Thursday, 4 July 2019
The Forest Unseen by David George Haskell
This is a wonderful book, full of detailed observations of the plants, fungi and creatures found in one acre of land in an area of old growth Tennessee woodland over the course of a year.
On a personal level, the book would have been more useful if it had focussed on an area in the UK where the species would be familiar to me but that isn't a criticism of the book. I loved the way that Haskell focussed right in to the smallest details (including for example pollen grains and ticks) and used these close observations as a way into expanding his writing into wider ecological topics. It's not just tiny things that he notices of course, he pays attention to everything that comes close to the area he's studying, including vultures and salamanders:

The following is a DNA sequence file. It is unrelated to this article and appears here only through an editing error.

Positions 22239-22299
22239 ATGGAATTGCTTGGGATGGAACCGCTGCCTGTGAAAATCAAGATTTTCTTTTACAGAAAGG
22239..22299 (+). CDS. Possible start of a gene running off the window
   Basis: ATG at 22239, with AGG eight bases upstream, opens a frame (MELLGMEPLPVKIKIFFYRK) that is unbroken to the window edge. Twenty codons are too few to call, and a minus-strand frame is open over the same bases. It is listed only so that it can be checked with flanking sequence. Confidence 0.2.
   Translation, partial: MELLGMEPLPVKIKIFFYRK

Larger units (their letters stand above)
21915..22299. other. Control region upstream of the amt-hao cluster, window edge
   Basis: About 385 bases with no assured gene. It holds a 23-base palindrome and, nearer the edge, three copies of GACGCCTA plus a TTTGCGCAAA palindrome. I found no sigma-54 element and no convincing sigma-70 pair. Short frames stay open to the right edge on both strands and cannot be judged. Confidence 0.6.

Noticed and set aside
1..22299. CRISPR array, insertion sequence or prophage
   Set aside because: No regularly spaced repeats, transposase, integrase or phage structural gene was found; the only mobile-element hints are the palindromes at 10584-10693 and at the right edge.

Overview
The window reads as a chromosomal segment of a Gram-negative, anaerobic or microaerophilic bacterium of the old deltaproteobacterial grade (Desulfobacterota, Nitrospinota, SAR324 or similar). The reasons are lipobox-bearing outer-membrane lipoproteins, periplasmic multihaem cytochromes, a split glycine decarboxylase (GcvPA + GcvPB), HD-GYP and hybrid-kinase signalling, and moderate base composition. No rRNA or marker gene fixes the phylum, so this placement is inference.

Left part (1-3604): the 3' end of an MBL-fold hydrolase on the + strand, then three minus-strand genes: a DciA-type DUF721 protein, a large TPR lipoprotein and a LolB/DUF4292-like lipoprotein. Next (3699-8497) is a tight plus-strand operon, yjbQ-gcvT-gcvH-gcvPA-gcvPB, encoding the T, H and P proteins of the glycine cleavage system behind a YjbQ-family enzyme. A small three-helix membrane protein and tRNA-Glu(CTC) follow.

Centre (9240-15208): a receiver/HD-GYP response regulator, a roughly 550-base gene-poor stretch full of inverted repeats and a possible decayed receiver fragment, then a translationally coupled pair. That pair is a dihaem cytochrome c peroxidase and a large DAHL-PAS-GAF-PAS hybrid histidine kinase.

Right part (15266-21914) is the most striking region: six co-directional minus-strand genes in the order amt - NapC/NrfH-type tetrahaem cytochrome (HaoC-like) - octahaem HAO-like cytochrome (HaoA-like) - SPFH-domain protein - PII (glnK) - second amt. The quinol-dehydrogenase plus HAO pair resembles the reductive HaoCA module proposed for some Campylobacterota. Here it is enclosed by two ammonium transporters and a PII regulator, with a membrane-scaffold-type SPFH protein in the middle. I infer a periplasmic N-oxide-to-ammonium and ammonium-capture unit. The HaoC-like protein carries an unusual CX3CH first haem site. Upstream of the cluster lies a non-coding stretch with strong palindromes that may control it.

'The female [salamander] seeks out a rock crevice or hollow log in which to lay her eggs. She then wraps herself around them, remaining in the nest hole for six weeks, longer than most songbirds sit on their nests. She rotates the eggs to stop the developing embryos from sticking to the sides. She also eats any egg that dies, preventing mold from growing and killing the whole clutch.'
This is a fascinating book for anyone interested in looking closely at nature in their patch and reveals just how much is going on in a small area of woodland.
The Forest Unseen by David George Haskell published by Penguin.
If you're interested in reading more by Haskell, he wrote this excellent article about birdsong.